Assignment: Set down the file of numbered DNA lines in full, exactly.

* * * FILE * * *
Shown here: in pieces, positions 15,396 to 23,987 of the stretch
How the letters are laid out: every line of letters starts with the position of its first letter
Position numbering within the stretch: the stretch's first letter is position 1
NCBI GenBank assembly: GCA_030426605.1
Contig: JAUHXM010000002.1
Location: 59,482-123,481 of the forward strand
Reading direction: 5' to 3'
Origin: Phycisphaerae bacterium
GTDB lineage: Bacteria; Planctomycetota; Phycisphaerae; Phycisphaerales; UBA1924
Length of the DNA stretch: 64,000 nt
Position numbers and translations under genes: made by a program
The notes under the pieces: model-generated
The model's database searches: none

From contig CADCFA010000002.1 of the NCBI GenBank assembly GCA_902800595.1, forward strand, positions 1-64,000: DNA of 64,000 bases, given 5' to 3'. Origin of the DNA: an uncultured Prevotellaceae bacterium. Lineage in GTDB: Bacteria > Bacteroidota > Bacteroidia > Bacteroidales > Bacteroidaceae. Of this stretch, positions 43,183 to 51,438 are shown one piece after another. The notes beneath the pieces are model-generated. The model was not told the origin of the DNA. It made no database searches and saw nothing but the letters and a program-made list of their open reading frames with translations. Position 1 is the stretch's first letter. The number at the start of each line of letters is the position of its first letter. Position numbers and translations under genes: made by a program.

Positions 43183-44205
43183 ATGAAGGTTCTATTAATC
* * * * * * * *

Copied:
Shown here: in pieces, positions 15,396 to 23,987 of the stretch
How the letters are laid out: every line of letters starts with the position of its first letter
Position numbering within the stretch: the stretch's first letter is position 1
NCBI GenBank assembly: GCA_030426605.1
Contig: JAUHXM010000002.1
Location: 59,482-123,481 of the forward strand
Reading direction: 5' to 3'
Origin: Phycisphaerae bacterium
GTDB lineage: Bacteria; Planctomycetota; Phycisphaerae; Phycisphaerales; UBA1924
Length of the DNA stretch: 64,000 nt
Position numbers and translations under genes: made by a program
The notes under the pieces: model-generated
The model's database searches: none

From contig CADCFA010000002.1 of the NCBI GenBank assembly GCA_902800595.1, forward strand, positions 1-64,000: DNA of 64,000 bases, given 5' to 3'. Origin of the DNA: an uncultured Prevotellaceae bacterium. Lineage in GTDB: Bacteria > Bacteroidota > Bacteroidia > Bacteroidales > Bacteroidaceae. Of this stretch, positions 43,183 to 51,438 are shown one piece after another. The notes beneath the pieces are model-generated. The model was not told the origin of the DNA. It made no database searches and saw nothing but the letters and a program-made list of their open reading frames with translations. Position 1 is the stretch's first letter. The number at the start of each line of letters is the position of its first letter. Position numbers and translations under genes: made by a program.

Positions 43183-44205
43183 ATGAAGGTTCTATTAATC